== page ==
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Dexterity Techniques

Use of an Index File by winthropdc
Posted: 15 Mar 04 (Edited 5 Jul 05)

Use of an Index File
====================

This tip explains how Microsoft Business SolutionsûGreat Plains developers can use an Index File with Dexterity Source Code Control to ensure that the resources they create keep the same Resource IDs between different builds and versions of code. Examples of these resources include forms, reports, tables, and fields.

Overview
--------

When you use the Source Code Control functionality built in to Dexterity, all resources are stored in a text representation in your source code repository (usually Microsoft Visual SourceSafe). These resources are stored with their names as the unique identifier.

In your development dictionary, the unique identifier is actually the internal Resource ID generated by Dexterity. For third-party developers (most Dexterity developers are third-party developers), these Resource IDs start at 22,000.

Each resource you add is assigned the next available Resource ID for that resource type. Therefore, your resources are numbered in the order they were created, unless you have deleted some resources, in which case the Resource ID will be reused.

When creating a new build, you make a copy of an unmodified Dynamics.dic from a client installation. Then update all your resources from the repository into this dictionary. During this process, resources are brought in to the dictionary in alphabetical order and are assigned Resource IDs as resources of each type are added.

The fact that your Resource IDs are now ordered alphabetically will cause a number of problems, including the following:

ò    Updates to any modified forms or reports that exist for your product will probably fail
ò    Security records indicating that access to one of your forms or reports has been denied will now point to the wrong Resource ID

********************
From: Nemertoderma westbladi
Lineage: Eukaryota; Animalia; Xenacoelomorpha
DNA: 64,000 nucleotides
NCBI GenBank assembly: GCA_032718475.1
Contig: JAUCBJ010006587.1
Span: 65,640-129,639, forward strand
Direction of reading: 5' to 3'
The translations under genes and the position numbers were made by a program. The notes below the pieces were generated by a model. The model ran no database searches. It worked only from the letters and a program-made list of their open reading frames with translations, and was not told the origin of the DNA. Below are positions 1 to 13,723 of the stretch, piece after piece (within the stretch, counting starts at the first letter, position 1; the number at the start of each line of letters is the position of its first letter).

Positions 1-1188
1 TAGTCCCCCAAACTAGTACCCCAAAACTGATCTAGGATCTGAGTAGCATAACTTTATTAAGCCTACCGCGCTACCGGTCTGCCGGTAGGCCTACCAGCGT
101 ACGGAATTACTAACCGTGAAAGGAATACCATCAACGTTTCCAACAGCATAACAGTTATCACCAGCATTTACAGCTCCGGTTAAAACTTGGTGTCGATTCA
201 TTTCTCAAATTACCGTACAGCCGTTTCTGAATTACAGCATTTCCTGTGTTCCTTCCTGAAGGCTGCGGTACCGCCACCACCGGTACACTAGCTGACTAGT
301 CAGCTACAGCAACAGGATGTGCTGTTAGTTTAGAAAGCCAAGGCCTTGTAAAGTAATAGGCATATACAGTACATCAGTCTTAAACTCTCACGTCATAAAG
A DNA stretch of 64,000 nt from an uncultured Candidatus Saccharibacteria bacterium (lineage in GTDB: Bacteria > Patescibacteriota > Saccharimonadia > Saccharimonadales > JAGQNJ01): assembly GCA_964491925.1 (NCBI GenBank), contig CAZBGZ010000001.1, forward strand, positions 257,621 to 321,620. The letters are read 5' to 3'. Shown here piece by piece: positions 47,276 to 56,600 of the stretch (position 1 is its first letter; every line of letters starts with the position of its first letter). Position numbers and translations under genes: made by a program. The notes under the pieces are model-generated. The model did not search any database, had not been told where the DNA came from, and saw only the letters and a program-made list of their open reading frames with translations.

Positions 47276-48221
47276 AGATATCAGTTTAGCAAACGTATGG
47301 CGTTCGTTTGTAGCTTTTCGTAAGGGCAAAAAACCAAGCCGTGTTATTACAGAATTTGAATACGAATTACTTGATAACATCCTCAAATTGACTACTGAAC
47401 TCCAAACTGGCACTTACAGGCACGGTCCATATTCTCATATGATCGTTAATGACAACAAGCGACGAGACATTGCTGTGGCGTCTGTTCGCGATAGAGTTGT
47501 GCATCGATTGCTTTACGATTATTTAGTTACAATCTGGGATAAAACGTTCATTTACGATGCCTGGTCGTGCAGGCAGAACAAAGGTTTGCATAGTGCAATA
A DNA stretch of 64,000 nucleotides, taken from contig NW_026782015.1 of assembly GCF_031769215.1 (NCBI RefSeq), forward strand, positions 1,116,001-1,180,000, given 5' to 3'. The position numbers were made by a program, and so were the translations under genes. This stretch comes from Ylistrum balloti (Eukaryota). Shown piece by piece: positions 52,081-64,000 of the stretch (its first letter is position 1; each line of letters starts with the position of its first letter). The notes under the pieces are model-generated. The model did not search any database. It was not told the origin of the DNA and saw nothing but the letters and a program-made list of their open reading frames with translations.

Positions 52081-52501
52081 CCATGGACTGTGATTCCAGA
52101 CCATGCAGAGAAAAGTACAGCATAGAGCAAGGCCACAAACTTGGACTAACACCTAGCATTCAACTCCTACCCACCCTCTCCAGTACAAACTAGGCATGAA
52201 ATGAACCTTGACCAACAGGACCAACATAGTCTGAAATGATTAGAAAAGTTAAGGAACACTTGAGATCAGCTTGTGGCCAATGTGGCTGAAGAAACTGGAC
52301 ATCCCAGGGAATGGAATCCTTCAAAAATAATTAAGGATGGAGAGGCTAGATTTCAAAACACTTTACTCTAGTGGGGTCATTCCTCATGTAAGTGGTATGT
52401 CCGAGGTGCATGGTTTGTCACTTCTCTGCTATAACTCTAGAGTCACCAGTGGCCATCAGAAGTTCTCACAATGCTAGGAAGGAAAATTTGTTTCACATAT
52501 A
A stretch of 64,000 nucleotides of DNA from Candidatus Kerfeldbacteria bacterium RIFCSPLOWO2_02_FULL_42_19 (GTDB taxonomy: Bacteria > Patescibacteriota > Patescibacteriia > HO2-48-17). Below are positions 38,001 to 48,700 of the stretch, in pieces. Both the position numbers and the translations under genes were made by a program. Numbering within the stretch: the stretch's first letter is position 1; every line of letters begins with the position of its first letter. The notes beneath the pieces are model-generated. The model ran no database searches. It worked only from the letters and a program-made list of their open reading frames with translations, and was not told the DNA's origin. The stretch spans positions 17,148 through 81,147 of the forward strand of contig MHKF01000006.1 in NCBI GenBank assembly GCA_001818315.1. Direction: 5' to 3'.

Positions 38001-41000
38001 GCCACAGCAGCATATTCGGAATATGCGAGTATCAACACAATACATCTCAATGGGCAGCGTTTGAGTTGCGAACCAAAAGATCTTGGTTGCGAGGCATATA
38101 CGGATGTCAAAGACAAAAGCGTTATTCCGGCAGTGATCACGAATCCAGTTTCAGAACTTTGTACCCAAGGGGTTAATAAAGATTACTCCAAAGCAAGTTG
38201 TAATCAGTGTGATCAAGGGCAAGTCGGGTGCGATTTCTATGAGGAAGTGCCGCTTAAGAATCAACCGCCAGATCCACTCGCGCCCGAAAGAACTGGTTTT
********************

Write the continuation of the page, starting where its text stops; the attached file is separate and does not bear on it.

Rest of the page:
ò    Security records indicating that access to a modified version of one of your forms or reports has been granted will now point to the wrong Resource ID

In other words, the alphabetization of Resource IDs can make life difficult.

The solution is the Index File, which tracks the Resource IDs assigned to resources and ensures that they are maintained between each build of your Dexterity project.

Putting the Index File to work
------------------------------

If you have multiple developers working on a single project, you will need to assign one developer as the administrator for the project. The administratorÆs role is to create the new builds and work with the Index File. The administrator should perform the following steps on his or her machine:

1.    Go to the Edit menu, select Options, and then select the Source Control tab. Make sure Enable Administrative Features is checked. If you have not created an Index File before, create one now using your current development dictionary. From the Explorer menu, select Source Control, and then select Update Index File. Once created, the Index File can be found in the repository under the Admin folder.

2.    Every time a build is completed, select Explorer, Source Control, and then Update Index File. This will create the Index File that will be used for the next build.

3.    Every time you create a new build, select Explorer, Source Control, and then Update. On the Update from Repository window, check the Use Index File option. In the words of one Dexterity product manager, "Just because it is an option does not mean it is optional."

Following these steps will ensure that Resource IDs stay consistent between builds and between releases.


Note: For more information, see ôPart 9: Source Code Controlö in the Programmers Guide, Volume 1 that ships with Dexterity as a PDF document.


David Musgrave [MSFT]
Senior Development Consultant
MBS Services - Asia Pacific

Microsoft Business Solutions
http://www.microsoft.com/BusinessSolutions

Any views contained within are my personal views and
not necessarily Microsoft Business Solutions policy.
This posting is provided "AS IS" with no warranties,
and confers no rights.  
 

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